Tres Virgenes, BCS to Santa Rosalia, BCS

21.1 mi / 11.2 mph / 620 ft. climbing
Home: Hotel Frances

We set a dawn alarm so we could see the golden sun lighting the face of Tres Virgenes, and then watch it run down its slopes to paint the valley in colors. The central tower was once again our vantage point, and we were happy that the land and sky rewarded our early rise.

Eco Tours Las Tres Virgenes at sunrise.
Sunrise doggie.
Taking photos from the tower.
This bird has to be extremely careful about how he settles down!
Eco Tours Las Tres Virgenes at sunrise.
That’s sunrise glow, not horribly-sunburned (or Donald Trump) faces!

We ate another excellent “home-cooked” meal for breakfast, though by this time some other guests had arrived. Kevin, a one-time Californian turned British Columbian turned Todos Santos Mexican, had made an epic overnight drive from Tijuana after helping his Mexican friend get a new car there (I had been wondering where people get cars from in Baja!) It was funny, when he first started speaking with us in English, his accent suggested he was from another Latin country, but then it quickly faded and became standard American English. Funny how your speaking environment/language can affect your accent in a sticky sort of way (I was reminded of my time riding in the southern US where I found it hard to not adopt a “southern” accent).

Since we were in this unique place, and had an “easy” day of riding ahead (due to chopping a big one-day ride in half), and because we hadn’t done any hiking in a long time, we headed down onto the desert floor for a hike toward the lava field. In retrospect, it was an ill-advised choice, because it was quite hot, and even if we had done the whole 5-mile loop, it probably wouldn’t have shown us much more desert life than we’ve seen during our roadside pee-breaks or wild camps (though with substantially less trash!) So we ended up calling it after a mile or so and headed back to pack up and get on the road.

Desert floor hiking.
Desert floor hiking.
Desert floor hiking.
Eco camp seen from the valley floor.
Rett heading back to Highway 1.

The first ten miles of the ride was across a mostly-flat plain. It had a lot of 50-foot ups and downs, but zero change overall. So it was hard to believe the altitude profile, which showed us essentially dropping off an 800-foot cliff around the next turn. But, right on schedule, there it was. We dove down from the spine of the Baja peninsula through a deep carved valley that brought us to our first views of the deep blue Sea of Cortez. We had crossed from one side of (Baja) Mexico to the other!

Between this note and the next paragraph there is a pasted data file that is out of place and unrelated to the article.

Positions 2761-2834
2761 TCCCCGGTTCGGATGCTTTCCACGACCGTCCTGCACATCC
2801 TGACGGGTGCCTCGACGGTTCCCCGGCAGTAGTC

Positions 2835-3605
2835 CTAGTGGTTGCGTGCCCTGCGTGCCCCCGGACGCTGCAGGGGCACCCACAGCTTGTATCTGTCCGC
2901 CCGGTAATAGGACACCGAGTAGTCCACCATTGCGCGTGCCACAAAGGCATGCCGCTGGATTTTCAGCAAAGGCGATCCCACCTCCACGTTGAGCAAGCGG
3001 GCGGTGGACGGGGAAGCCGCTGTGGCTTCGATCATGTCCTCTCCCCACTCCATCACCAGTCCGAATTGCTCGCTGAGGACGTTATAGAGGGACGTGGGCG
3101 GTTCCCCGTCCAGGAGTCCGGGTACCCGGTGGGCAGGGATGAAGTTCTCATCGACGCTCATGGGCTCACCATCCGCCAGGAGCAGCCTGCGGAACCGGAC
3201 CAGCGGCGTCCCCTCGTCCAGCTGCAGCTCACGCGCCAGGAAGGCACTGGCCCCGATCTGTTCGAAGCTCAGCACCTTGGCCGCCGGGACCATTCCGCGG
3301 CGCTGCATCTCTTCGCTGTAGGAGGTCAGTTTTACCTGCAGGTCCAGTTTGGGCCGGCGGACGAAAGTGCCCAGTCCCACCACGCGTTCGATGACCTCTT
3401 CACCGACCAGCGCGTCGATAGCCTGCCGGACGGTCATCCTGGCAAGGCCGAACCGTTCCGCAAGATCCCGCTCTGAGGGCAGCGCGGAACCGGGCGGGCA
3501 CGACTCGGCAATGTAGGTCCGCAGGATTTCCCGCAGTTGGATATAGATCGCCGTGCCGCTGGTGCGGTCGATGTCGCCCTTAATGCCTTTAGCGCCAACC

Diving down toward the Sea of Cortez.
The Sea of Cortez!

The highway department of Baja California Sur has neglected to put a big bridge in at the base of the descent, so we actually had some more significant climbing to do back out of the concrete-paved wash, but soon we reached the point where the road turned south because riding into the sea was the only other alternative.

At that point, the road crumbled to complete shit. Santa Rosalia exists due to the (recently reactivated) Boleo Copper Mine, so I guess their vehicles might be what has pulverized the asphalt to the point where we had to walk the bikes through sections of it (and even then I was concerned that it was shaking the electronics in my handlebar bag to pieces). Then there were also sections where it seemed like there were wide, bumpy shoulders on either side, with a single, smooth-ish 12-foot-wide stripe down the middle, and no lane markings whatsoever. Very strange for a federal highway and the only road through the area…it felt more like being on the mining company’s access road!

Once in town, we navigated through some high-activity streets and then pushed the bikes up a gravel hill to Hotel Frances, a historic hotel that exemplifies the unique style of the town, with its Old West mining town-meets-French Cajun architecture. Pricey, at $50USD/night (and definitely the most expensive place we’ve stayed that only takes cash!), but with some extra amenities we don’t usually get.

Santa Rosalia is about the same size as Guerrero Negro by population (about 15,000 people, enough to put them in the top-10 of cities in the state of BCS), but somehow it felt far busier, with people all over the sidewalks, making it the most-active town we’ve been in since Ensenada.

Dinner lived up to the standard Baja “don’t judge a book by its cover” rule: we walked to a place sort of near the water, but when we arrived, saw a dusty rather run-down looking storefront surrounded by a dilapidated tire shop and maybe an auto mechanic. Probably blocked from the water by a pile of mine tailings too. Oh well, it had good ratings, so we go in and are about to sit down at one of the open tables, when the waiter beckons us around the corner. And then further, through a beautiful courtyard, and then further, to the actual main seating area, a semi-outdoor space directly above the blue endless water. Oh. Never would have guessed that from the front! In the US, the external and internal appearances of buildings seem to have a much-higher correlation than they do here, where you often feel like you’re discovering secret beauty intentionally hidden in an unappetizing setting.


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